The attempted restoration ultimately failed and was replaced by the Ashikaga shogunate (1336 - 1575). This was to be the last time the Emperor had any power until the Meiji restoration of 1867. The many and serious political errors made by the Imperial House during this three year period were to have important repercussions in the following decades and end with the rise of the Ashikaga dynasty.




Muromachi Period (1336-1573)

The Muromachi Period is a division of Japanese history running from approximately 1336 to 1573. The period marks the governance of the Ashikaga shogunate, also called Muromachi shogunate, which was officially established in 1336 by the first Muromachi shogun Ashikaga Takauji, who seized political power from Emperor Go-Daigo, ending the Kemmu restoration. The period ended in 1573 when the 15th and last shogun Ashikaga Yoshiaki was driven out of the capital in Kyoto by Oda Nobunaga.

The early years of 1336 to 1392 of the Muromachi period is also known as the Nanboku-cho or Northern and Southern Court period, as the Imperial court was split in two.

The later years of 1467 to the end of the Muromachi period is also known as the Sengoku period, the "Warring States period", a time of intense internal warfare, and corresponds with the period of the first contacts with the West, with the arrival of Portuguese "Nanban" traders.

In 1543, a Portuguese ship, blown off its course to China, landed on Tanegashima Island Japan. Firearms introduced by Portuguese would bring the major innovation to Sengoku period culminating in the Battle of Nagashino where reportedly 3,000 arquebuses (the actual number is believed to be around 2,000) cut down charging ranks of samurai. During the following years, traders from Portugal, the Netherlands, England, and Spain arrived, as did Jesuit, Dominican, and Franciscan missionaries.




Nanboku-cho Period (1336-1392)

The Nanboku-cho period ("South and North courts period", also known as the Northern and Southern Courts period), spanning from 1336 to 1392, was a period that occurred during the formative years of the Muromachi bakufu of Japan's history. During this period, there existed a Northern Imperial Court, established by Ashikaga Takauji in Kyoto, and a Southern Imperial Court, established by Emperor Go-Daigo in Yoshino.

Ideologically, the two courts fought for fifty years, with the South giving up to the North in 1392. However, in reality the Northern line was under the power of the Ashikaga shoguns and had little real independence. Partly because of this, since the 19th century, the Emperors of the Southern Imperial Court have been considered the legitimate Emperors of Japan. Also the Southern Court controlled the Japanese imperial regalia, and Kitabatake Chikafusa's Jinno Shotoki legitimized the South's imperial rule despite their defeat. The effects of this period are still influential in Modern Japan's view of the tenno seika (Emperor system).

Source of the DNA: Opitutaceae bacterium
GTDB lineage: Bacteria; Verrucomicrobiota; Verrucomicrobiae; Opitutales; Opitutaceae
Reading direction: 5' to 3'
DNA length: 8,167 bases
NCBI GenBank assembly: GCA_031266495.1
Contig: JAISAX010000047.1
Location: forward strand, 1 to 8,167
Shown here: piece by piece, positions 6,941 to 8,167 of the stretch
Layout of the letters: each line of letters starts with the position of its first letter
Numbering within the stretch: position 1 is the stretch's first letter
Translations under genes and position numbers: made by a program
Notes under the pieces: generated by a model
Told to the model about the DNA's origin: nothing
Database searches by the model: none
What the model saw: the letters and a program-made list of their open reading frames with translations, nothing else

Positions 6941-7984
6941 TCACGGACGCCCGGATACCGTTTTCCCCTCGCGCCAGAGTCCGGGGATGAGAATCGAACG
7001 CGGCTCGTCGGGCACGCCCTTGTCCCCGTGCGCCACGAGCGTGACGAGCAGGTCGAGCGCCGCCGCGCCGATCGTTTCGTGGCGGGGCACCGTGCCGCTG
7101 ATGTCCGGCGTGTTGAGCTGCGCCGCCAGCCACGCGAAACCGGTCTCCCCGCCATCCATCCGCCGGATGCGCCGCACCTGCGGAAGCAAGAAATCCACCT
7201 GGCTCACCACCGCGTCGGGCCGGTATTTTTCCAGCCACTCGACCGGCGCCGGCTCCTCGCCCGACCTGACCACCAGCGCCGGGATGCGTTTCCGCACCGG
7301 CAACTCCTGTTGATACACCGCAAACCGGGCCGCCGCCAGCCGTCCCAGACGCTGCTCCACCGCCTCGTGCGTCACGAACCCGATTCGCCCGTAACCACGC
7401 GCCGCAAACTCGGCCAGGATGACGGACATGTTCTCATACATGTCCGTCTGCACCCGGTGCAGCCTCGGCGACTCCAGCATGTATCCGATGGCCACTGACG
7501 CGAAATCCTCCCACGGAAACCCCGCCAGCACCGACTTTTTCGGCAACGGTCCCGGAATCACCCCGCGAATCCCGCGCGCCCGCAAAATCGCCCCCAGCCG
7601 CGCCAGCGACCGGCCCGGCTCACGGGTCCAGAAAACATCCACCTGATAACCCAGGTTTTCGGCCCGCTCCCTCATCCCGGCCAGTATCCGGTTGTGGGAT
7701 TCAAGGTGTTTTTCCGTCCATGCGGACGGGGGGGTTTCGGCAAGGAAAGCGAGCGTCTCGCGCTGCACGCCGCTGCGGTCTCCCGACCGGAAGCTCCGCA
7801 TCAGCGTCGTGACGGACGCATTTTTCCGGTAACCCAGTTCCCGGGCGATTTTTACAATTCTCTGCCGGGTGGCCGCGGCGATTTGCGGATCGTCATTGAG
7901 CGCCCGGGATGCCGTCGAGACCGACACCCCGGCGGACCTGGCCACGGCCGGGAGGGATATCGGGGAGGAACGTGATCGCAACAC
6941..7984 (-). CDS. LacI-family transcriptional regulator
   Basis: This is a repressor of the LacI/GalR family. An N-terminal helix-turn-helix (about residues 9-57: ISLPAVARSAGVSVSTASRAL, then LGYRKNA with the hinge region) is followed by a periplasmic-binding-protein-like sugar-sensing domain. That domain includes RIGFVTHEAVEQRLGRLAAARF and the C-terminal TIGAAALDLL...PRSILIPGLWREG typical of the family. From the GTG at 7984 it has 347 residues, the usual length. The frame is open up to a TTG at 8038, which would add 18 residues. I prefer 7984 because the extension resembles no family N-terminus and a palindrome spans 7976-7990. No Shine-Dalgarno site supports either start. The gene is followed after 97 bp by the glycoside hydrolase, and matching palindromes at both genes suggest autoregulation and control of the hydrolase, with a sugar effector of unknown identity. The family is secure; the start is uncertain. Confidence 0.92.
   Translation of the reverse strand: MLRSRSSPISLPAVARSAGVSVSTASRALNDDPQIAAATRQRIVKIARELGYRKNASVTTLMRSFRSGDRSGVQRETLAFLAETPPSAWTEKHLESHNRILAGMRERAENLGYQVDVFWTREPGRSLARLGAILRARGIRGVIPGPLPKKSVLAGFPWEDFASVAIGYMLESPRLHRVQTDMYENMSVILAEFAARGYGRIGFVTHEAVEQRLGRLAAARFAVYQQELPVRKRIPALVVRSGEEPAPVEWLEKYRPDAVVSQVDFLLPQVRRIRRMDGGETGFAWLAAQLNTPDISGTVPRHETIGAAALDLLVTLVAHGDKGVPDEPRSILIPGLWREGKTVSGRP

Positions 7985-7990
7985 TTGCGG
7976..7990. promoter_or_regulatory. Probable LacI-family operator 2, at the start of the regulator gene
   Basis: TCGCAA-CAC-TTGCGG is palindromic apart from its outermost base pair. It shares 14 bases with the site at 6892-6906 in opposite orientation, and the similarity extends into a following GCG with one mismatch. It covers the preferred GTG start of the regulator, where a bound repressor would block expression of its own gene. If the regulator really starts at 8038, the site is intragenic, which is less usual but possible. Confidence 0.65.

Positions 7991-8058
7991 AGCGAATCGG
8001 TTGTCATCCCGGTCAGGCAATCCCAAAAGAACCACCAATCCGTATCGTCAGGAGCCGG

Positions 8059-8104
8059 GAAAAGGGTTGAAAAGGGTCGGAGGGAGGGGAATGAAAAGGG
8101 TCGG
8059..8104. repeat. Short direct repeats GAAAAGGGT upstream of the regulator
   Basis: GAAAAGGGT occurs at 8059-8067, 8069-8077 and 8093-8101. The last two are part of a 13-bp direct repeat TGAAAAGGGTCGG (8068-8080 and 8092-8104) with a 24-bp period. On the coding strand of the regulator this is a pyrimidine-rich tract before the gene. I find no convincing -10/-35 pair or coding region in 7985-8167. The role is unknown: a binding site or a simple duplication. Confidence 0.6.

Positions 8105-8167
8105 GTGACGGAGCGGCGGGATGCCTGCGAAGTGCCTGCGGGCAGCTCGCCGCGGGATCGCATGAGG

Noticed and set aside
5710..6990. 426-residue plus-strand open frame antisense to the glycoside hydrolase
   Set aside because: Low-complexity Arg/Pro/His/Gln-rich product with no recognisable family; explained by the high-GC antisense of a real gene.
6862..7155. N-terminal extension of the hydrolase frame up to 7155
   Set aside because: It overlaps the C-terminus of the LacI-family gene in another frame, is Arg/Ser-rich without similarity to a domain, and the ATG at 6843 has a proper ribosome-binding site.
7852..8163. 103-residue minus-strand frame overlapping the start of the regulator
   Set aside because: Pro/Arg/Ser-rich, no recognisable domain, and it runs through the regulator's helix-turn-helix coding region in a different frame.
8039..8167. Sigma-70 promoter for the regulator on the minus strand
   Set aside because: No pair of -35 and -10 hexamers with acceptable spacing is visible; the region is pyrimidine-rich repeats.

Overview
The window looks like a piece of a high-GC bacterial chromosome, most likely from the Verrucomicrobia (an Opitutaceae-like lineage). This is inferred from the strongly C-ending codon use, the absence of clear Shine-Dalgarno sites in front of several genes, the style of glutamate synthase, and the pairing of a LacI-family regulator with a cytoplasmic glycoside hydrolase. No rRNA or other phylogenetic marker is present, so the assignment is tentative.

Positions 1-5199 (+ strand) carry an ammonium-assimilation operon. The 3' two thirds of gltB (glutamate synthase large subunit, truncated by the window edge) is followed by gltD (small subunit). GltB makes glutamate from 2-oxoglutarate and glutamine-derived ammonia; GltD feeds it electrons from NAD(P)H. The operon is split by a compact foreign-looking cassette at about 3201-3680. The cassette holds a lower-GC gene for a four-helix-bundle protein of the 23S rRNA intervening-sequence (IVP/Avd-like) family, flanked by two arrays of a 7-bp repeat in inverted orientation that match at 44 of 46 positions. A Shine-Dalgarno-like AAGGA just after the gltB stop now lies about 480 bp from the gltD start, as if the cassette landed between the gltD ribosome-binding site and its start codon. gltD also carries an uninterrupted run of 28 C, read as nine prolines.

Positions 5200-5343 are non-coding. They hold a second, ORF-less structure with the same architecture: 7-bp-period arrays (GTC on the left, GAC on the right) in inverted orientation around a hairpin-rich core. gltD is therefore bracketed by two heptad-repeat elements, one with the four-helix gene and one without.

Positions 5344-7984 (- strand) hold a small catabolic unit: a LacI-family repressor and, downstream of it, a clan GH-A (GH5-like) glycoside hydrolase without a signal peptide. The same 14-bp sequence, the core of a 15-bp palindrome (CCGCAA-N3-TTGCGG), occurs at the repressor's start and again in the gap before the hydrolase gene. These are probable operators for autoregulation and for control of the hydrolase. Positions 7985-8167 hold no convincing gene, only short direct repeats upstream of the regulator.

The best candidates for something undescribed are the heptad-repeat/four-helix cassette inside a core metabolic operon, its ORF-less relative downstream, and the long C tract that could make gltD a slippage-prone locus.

The destruction of the Kamakura shogunate and the failure of the Kemmu Restoration opened up a crisis in ideological legitimacy. Furthermore, institutional changes in the estate system (shoen) that formed the bedrock of the income of nobles and warriors alike altered the status of social groups decisively. What emerged out of the exigencies of the Nanboku-cho (Southern and Northern Court) War was the Muromachi regime that broadened the economic base of the warriors, further undercutting the noble proprietors, a trend that had started with the Kamakura bakufu.




Sengoku Period

The Warring States period was a time of social upheaval, political intrigue, and nearly constant military conflict in Japan that lasted roughly from the middle of the 15th century to the beginning of the 17th century.

Although the Ashikaga shogunate had retained the structure of the Kamakura bakufu and instituted a warrior government based on the same social economic rights and obligations established by the Hojo with the Joei Code in 1232, it failed to win the loyalty of many daimyo, especially those whose domains were far from Kyoto.

As trade with China grew, the economy developed, and the use of money became widespread as markets and commercial cities appeared. This, combined with developments in agriculture and small-scale trading, led to the desire for greater local autonomy throughout all levels of the social hierarchy.

As early as the beginning of the 15th century, suffering and misery caused by natural disasters such as earthquakes and famines often served to trigger armed uprisings by farmers weary of debt and taxes.

The Sengoku period is best understood by comparison to the "Dark Ages" of Europe; which was a transition period transferring power from Rome to what would become the kings of Europe. In Japan it was a decentralization of the Japanese government from Kyoto to the many daimyo that would come to power during this period of unrest.

The Onin War (1467-1477), a conflict rooted in economic distress and brought on by a dispute over shogunal succession, is generally regarded as the onset of the Sengoku-jidai. The "eastern" army of the Hosokawa family and its allies clashed with the "western" army of the Yamana, and fighting in and around Kyoto lasted for nearly 11 years, after which it spread to outlying provinces




Azuchi-Momoyama Period (1568-1603)